“Our attempt is to get five-star food at Udipi prices”

Rajeev Thakkar, CIO of Parag Parikh AMC, on why foreign stocks make sense for Indian investors



With a tortoise for its logo, a single equity scheme and a go-anywhere mandate that allows the fund to invest in foreign stocks, Parag Parikh Financial Advisory Services’ (PPFAS) mutual fund has taken the road less travelled. The fund’s CIO Rajeev Thakkar fields questions about the fund’s offbeat ideas.

Though the past year has been good for value investing, the Long Term Value Fund’s returns have been lower than other funds with a value label. Why is this?

The structure of our fund is different, with 35 per cent invested in overseas stocks. The overseas component does two things. One, it rounds off the portfolio in terms of opportunities that are not available in the Indian market. Take oil; we don’t have an Indian company that can participate in crude oil price upside or downside, due to subsidies. Two, the overseas portion lends stability to the portfolio.

India-specific events like a terrorist attack or a bad monsoon, for example, will have a muted impact on our returns. In equities, what people fear the most is a loss-making or flat market. An overseas component helps you ride out such periods. But even with the overseas component, we have done better than our benchmark.

Are you also looking to offer currency diversification for Indian investors?

No. On the foreign component of our portfolio, we usually hedge over 90 per cent of the exchange rate risk. Indian interest rates are far higher than overseas rates. So, the Indian rupee usually trades at a discount in the forward market. When we hedge, we get a 7-8 per cent income from this differential. We also get a 2-3 per cent dividend yield from the overseas stock.

We are benchmarked to the Indian CNX 500 and our investors look at returns in rupees.

Google is a top holding in your portfolio. Is it a value stock? Would you say that Google is a better buy than any Indian stock?

People define ‘value’ differently. The Benjamin Graham school looks at low price-to-book value and low price-earnings.

The Warren Buffett school buys quality companies at a reasonable price. We follow the latter.

Our attempt is to get five-star food at Udipi prices. Charlie Munger recently said that Google was the company with the widest moat he had ever seen. If you compare Google’s market cap (minus cash) to its earnings, it trades at a PE of 25 times. Google gets 35-40 per cent of all the global spends on digital advertising. The biggest advantage anyone can have in internet advertising is precise targeting of ads. Now Google has a browser which tracks all your searches. They are the largest email service provider and know your mail history.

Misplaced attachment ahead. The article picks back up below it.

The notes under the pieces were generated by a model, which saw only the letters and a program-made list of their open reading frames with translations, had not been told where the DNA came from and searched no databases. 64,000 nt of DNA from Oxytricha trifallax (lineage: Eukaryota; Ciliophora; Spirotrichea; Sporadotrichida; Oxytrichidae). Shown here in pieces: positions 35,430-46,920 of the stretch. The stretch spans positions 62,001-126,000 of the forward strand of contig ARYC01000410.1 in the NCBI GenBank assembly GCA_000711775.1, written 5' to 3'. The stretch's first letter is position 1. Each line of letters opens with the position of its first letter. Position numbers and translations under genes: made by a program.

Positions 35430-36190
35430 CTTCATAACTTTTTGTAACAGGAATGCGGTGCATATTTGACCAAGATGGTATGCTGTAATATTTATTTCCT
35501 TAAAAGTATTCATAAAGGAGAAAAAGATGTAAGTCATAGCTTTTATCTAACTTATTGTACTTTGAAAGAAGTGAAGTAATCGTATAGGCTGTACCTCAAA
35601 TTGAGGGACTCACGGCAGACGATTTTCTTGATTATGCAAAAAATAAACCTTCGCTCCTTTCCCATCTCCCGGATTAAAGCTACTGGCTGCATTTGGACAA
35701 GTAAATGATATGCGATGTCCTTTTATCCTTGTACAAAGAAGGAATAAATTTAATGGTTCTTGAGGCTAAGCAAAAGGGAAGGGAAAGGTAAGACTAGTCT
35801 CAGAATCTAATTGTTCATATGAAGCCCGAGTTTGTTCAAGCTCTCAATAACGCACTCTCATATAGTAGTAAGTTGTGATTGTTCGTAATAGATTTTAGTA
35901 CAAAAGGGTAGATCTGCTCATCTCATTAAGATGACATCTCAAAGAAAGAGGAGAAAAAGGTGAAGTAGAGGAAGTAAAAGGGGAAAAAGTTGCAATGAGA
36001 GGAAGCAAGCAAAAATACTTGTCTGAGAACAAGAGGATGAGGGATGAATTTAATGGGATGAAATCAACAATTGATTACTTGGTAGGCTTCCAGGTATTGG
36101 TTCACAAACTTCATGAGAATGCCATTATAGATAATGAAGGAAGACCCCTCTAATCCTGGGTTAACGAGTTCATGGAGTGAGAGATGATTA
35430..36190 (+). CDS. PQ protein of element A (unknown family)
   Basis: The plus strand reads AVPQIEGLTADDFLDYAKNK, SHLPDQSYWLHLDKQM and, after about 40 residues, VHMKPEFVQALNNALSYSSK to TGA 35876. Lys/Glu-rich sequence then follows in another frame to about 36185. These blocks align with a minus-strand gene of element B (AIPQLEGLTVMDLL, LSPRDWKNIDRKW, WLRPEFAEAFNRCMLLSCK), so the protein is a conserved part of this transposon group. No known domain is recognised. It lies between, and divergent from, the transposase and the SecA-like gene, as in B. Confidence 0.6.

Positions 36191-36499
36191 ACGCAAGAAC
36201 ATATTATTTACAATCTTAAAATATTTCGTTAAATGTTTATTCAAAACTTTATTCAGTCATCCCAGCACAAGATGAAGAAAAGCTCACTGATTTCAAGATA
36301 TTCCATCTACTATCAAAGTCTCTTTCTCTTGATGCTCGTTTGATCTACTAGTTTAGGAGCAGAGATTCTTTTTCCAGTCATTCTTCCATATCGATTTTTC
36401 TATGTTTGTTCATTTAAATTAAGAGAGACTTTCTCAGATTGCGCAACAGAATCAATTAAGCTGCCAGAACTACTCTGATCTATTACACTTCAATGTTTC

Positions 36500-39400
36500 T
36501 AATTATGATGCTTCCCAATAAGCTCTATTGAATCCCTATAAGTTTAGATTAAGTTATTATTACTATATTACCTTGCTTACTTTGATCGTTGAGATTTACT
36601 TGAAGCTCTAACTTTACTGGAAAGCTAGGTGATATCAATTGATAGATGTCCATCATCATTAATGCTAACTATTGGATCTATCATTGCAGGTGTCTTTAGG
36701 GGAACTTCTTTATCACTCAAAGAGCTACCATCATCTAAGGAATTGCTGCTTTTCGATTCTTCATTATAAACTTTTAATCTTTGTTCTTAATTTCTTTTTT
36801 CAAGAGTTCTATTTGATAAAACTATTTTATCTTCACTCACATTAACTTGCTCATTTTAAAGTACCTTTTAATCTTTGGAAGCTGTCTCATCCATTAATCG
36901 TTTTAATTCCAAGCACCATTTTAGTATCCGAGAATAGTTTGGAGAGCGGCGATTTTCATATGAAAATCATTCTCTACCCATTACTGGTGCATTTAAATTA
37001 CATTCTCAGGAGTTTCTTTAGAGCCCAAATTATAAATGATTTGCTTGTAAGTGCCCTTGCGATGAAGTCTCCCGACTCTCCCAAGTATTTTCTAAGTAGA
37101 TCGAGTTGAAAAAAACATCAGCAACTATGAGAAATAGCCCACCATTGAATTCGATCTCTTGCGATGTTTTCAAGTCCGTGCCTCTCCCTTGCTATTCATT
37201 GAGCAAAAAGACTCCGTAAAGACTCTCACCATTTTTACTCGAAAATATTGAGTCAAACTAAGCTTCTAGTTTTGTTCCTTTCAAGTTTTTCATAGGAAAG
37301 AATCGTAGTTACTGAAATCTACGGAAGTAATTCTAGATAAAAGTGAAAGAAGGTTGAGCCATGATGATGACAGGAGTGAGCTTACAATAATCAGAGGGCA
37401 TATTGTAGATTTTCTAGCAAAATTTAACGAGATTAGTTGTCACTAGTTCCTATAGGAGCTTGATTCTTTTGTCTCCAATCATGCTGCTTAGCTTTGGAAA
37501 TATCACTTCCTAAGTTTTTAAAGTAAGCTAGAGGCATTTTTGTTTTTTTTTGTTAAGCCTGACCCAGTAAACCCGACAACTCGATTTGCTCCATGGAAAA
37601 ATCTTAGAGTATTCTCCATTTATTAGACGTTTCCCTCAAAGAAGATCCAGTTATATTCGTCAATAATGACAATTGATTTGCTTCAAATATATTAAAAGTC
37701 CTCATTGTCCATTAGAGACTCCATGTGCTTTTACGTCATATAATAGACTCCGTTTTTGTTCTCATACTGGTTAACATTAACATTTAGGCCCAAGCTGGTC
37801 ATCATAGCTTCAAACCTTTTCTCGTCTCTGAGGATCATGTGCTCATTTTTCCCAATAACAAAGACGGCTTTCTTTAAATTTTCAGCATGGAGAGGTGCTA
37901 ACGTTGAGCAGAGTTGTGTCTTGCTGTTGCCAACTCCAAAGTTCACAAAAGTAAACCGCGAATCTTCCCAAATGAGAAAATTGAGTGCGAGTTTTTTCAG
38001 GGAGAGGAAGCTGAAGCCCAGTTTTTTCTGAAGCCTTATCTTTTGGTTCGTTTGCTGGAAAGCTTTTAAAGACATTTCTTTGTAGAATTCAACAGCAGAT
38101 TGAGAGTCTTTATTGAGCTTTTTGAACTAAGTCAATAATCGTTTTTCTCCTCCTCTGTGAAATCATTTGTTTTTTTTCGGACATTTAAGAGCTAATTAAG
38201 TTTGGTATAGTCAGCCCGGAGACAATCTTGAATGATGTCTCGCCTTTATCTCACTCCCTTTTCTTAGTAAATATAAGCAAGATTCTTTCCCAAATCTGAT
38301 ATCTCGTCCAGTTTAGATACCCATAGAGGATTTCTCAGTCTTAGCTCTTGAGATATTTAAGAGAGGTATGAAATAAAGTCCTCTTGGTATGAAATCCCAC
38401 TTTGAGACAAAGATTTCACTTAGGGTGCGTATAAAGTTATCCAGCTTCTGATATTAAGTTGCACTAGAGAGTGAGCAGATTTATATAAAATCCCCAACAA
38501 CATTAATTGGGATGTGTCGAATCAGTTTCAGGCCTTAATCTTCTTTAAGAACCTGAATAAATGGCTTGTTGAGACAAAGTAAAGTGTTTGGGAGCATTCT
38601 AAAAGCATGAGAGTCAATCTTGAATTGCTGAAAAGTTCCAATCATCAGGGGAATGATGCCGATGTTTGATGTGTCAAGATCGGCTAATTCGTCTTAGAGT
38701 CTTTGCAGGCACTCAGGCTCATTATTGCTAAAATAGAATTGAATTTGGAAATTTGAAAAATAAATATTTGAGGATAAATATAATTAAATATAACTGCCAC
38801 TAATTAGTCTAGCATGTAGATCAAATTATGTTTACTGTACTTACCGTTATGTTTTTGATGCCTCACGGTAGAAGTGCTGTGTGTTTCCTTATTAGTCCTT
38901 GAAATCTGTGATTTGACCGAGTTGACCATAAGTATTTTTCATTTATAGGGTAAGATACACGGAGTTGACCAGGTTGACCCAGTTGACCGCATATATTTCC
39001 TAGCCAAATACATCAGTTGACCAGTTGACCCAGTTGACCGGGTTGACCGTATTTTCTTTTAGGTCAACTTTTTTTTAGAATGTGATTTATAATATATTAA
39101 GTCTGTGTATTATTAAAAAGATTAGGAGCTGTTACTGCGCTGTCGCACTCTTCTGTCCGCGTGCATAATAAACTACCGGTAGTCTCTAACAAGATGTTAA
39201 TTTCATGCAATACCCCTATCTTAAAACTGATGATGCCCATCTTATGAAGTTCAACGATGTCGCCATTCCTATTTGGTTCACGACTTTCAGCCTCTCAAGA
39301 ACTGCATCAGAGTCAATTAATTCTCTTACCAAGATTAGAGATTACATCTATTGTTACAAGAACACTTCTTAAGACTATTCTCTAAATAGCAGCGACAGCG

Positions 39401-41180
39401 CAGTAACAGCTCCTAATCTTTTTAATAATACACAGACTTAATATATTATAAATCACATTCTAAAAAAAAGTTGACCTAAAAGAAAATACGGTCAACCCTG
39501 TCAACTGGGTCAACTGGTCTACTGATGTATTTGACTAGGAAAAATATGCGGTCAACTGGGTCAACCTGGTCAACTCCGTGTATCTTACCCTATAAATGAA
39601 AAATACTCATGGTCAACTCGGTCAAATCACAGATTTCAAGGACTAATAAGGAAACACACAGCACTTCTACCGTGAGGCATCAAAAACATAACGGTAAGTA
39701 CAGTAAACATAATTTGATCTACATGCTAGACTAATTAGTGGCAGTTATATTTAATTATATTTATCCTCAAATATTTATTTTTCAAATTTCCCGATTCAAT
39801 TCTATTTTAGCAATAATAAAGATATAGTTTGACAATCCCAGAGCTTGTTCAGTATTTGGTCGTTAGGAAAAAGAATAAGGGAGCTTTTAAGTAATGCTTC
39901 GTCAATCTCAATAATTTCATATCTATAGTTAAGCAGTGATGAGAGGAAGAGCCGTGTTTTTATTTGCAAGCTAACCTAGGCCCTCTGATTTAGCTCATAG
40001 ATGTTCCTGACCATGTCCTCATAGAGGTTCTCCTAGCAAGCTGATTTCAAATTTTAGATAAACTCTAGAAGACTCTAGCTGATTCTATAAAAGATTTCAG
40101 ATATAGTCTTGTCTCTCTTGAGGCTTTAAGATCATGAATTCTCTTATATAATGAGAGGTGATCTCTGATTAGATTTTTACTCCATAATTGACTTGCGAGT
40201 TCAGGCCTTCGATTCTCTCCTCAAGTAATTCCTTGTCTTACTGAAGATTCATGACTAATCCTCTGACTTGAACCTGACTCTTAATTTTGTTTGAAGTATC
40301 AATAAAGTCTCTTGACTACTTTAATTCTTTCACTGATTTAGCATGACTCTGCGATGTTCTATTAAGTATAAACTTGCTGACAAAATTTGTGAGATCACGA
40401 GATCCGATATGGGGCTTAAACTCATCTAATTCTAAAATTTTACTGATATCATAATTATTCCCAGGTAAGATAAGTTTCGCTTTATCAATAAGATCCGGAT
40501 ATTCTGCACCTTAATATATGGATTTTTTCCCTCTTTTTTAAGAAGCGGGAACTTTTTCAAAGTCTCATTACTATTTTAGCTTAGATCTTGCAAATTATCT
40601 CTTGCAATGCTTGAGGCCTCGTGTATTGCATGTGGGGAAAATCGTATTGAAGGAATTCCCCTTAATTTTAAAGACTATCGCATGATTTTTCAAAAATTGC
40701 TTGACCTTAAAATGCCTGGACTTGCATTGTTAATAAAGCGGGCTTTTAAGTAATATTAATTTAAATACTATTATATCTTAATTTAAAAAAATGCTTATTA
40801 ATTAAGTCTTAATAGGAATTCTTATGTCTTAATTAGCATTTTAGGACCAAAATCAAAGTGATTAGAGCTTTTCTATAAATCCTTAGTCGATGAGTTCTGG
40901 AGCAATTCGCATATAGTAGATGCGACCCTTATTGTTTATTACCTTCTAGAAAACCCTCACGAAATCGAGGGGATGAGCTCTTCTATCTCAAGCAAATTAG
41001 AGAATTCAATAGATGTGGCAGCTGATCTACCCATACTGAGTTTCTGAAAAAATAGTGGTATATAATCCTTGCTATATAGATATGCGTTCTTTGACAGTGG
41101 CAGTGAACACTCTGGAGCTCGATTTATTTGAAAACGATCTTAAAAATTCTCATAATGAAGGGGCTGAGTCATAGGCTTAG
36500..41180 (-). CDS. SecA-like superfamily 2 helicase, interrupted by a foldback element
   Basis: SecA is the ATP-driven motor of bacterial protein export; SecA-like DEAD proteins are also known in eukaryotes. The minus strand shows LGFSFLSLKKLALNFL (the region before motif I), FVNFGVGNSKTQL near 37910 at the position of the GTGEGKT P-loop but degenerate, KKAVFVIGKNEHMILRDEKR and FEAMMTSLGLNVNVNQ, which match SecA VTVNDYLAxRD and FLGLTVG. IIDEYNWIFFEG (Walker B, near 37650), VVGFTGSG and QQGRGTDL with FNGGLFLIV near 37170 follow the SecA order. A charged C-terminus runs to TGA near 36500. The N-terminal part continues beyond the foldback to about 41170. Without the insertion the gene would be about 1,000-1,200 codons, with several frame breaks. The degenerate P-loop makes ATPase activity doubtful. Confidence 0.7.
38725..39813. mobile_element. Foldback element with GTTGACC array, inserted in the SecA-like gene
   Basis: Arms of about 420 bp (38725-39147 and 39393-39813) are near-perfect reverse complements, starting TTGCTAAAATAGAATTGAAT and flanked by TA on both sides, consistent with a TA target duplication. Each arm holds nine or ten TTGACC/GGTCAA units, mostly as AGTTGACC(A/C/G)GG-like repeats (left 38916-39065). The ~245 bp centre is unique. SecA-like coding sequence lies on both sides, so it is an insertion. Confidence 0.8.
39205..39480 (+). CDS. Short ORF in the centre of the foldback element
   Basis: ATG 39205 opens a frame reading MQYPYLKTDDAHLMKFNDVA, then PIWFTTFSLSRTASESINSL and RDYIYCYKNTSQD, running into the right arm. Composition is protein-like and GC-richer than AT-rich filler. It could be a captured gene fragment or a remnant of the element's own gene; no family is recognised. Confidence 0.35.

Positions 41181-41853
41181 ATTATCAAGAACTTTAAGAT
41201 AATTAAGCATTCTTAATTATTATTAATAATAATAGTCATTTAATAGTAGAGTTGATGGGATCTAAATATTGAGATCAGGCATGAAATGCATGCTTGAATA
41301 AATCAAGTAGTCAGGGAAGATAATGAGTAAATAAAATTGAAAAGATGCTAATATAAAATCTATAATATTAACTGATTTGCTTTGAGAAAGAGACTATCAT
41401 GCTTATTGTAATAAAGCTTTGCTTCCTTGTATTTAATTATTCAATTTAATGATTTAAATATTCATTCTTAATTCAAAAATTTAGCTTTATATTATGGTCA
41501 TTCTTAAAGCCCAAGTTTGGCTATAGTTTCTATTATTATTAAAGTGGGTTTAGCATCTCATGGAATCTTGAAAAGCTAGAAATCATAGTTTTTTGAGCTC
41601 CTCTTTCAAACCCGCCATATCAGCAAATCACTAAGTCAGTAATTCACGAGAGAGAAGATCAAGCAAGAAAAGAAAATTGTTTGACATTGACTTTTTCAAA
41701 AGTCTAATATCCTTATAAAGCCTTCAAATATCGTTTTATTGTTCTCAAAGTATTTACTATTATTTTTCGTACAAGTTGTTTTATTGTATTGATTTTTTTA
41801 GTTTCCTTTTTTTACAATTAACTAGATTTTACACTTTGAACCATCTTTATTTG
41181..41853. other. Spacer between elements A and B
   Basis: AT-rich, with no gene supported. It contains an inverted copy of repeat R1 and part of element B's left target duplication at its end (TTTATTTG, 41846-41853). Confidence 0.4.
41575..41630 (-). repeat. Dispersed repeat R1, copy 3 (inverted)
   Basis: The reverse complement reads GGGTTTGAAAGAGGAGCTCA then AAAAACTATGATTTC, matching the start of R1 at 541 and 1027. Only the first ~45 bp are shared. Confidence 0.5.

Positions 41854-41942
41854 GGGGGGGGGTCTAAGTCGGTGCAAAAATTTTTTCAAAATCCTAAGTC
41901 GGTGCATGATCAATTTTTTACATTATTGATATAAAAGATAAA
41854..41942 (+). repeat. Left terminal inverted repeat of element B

If you have an Android device, they also know where you live and work. They may even know where you go on a holiday! So this whole ecosystem that Google owns — Android, Chrome, maps, email — is very difficult to dislodge. The other property which is not sufficiently appreciated is YouTube. YouTube has the potential to replace most non-live television programming.

As we expect more smartphones, better 3G penetration and broadband expansion, Google looks hugely attractive at 25 times earnings. You certainly don’t have any equivalent play in India.

Given the opportunities, why is it that so few equity funds are investing in overseas stocks?

In India, there is a limit of $300 million (₹1,800 crore) to the foreign exposure that an Asset Management Company can take across equity schemes managed by it. Mainstream funds with a very large asset size may soon hit that ceiling if they try and invest. Our fund is currently at ₹500 crore. Until our fund grows to a ₹6,000-crore size, we can employ this strategy.

There are a number of mid- and small-cap stocks in your top holdings. Is that a conscious choice?

No. We do not want to be constrained by any specific market-cap bias. We tend to go entirely by a business and its prospects. But if you take our overseas stocks into account, you will find our market cap bias isn’t really skewed towards smaller stocks. Even in India we own ICICI Bank, Axis Bank and other large-cap holdings. Most fund houses in India launch multiple schemes for mid-cap stocks, small-cap stocks, infrastructure stocks and so on. We did not want to do that. We have one scheme which can invest in any of those opportunities.

In India, you repeatedly find this pattern where FIIs buy at the bottom of the market and retail investors come in close to the top. How will retail investors ever make money if this is the case?

In FII buying, it is difficult to segregate cause and effect. It is hard to say if FIIs get in at the right time or if their buying simply causes stock prices to spike, because of impact costs. Actually, I think the only true contrarian in the Indian market is someone like LIC. They usually pick up stocks at the real market lows. And they have money flowing in, in all market conditions and are able to do this. It is very strange that people will buy a 30-year insurance policy and forget about it. But the moment they buy equity funds or stocks they will immediately enter them into Yahoo Finance or Moneycontrol and begin to track it every day. Then, they worry about the daily swings in the Sensex.

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